April Awakening: Day 6
When I was a kid, I used to suck my fingers. There’s a photo of me and my two cousins all sitting together, sucking our respective fingers in the exact same manner. It was just my self-pacifying gesture. My ring and middle finger would go in my mouth, index finger up my nose, my other hand grabbing at my ear. I don’t know when I picked up this habit, but I did it for years. It threw my teeth out of whack, which is why I needed braces between sixth and eighth grade. Obviously I stopped doing it, and if you were to ask my mom, she’d tell you I broke the habit overnight. But I don’t remember it quite like that. It took me multiple tries to stop. We tried everything from putting band-aids on my fingers, to slathering them in vanilla extract, to even bribing me to stop. Then one day, the habit just broke, and I never looked back. But for some reason, I feel as though my habit breaking isn’t valid because it took me so long to make happen.
It’s like with smoking cigarettes. This August will mark seven years since I last had one. But so what? You don’t think I tried to quit a million times before that? Sure, I finally did it “overnight” so to speak, but what about all my failures before that? I went long stretches without one, only to “try” a smoke and buy more the next day. I’d stop buying $14 packs in New York City, then end up rolling my own cigarettes, then get those thin “girl” ones before graduating back to my Camel Turkish Gold. It was a vicious cycle until it wasn’t. I eventually made the right choice for my health, but shouldn’t there be at least some kind of acknowledgement of just how shit I am at trying?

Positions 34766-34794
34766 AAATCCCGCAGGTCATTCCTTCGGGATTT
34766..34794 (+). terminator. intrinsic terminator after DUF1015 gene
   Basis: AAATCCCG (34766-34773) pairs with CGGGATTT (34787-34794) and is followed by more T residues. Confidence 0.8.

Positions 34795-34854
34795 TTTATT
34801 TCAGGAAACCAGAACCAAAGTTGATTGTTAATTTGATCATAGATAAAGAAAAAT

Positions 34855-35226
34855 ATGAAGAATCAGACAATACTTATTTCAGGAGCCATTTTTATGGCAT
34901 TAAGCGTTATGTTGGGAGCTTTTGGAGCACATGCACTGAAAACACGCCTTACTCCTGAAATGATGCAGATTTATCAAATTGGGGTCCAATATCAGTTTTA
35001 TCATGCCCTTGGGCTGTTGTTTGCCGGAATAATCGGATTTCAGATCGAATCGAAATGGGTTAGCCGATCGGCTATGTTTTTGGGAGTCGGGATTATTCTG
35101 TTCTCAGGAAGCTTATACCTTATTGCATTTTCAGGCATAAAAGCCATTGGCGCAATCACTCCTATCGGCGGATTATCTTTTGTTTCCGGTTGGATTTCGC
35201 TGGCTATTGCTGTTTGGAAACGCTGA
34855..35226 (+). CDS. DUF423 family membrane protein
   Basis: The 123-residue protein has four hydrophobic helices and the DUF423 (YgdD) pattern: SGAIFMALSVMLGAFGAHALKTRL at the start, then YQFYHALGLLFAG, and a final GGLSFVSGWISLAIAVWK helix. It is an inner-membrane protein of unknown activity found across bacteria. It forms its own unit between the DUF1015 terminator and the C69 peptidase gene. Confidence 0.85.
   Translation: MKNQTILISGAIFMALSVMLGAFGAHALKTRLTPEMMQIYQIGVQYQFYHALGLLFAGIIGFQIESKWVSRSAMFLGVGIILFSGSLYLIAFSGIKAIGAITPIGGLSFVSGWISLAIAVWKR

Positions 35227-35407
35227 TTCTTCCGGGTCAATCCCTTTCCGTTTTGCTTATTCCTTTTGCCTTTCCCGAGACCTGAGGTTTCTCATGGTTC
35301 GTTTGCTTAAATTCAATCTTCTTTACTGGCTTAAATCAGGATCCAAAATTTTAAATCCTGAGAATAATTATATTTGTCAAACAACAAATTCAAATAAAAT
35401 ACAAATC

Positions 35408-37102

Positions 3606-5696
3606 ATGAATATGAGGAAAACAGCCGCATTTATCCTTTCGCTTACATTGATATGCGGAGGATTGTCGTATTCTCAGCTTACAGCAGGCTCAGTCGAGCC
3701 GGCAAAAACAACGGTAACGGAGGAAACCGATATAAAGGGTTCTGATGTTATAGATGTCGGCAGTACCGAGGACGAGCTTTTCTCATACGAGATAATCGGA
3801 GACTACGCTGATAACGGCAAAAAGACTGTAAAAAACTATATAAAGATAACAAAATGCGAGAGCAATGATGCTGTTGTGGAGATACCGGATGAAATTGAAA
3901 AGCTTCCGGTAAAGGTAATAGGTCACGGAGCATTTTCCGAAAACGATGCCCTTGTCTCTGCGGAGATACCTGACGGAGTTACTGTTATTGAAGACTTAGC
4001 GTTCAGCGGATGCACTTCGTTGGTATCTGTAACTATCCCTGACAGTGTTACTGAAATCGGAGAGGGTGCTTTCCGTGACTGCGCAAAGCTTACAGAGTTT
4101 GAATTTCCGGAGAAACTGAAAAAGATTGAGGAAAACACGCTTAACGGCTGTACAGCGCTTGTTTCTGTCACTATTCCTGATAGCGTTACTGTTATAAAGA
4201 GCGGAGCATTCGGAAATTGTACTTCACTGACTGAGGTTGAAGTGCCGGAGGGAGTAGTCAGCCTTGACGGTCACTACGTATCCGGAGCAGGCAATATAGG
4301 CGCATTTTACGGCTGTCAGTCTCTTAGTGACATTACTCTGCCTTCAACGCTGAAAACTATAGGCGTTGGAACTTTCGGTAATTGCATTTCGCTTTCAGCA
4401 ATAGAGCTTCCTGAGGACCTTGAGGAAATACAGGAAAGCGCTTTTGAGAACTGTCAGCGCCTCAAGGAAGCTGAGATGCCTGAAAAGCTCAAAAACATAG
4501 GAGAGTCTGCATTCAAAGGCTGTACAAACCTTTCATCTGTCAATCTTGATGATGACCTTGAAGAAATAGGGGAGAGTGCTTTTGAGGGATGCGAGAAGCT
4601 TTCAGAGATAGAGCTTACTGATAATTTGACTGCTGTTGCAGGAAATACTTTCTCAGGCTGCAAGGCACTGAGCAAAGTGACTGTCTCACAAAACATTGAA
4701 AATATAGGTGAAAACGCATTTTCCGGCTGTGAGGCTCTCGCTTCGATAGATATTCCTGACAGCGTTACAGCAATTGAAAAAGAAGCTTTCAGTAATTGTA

I’m not sure why it feels like to me that everyone else are the perfect ones who get it right on the first go around. That can’t possibly be true. Just because they’re successful doesn’t mean that road wasn’t paved with hardships. But something keeps me feeling like all my efforts mean nothing because they weren’t done right the first time. I’d rather see myself as a failure because it makes it easier to digest these feeling of unsatisfaction and disappointment. This is something I sincerely need to let go. I can acknowledge the missteps an character building moments, but I don’t need to live with them as the norm. As my dad always says, there was only one perfect person and they crucified him. The mistakes and failures are what makes us human. Is expecting perfection the thing holding me back from whatever it is I’m meant to do?
Someone once messaged me after a long stretch of not speaking, “Where do we keep going wrong?” they asked. I suppose if I had been brave enough to really say what I was feeling, we could have gotten it right one of those times. Guess I’ll have to wait for another life in order to try again.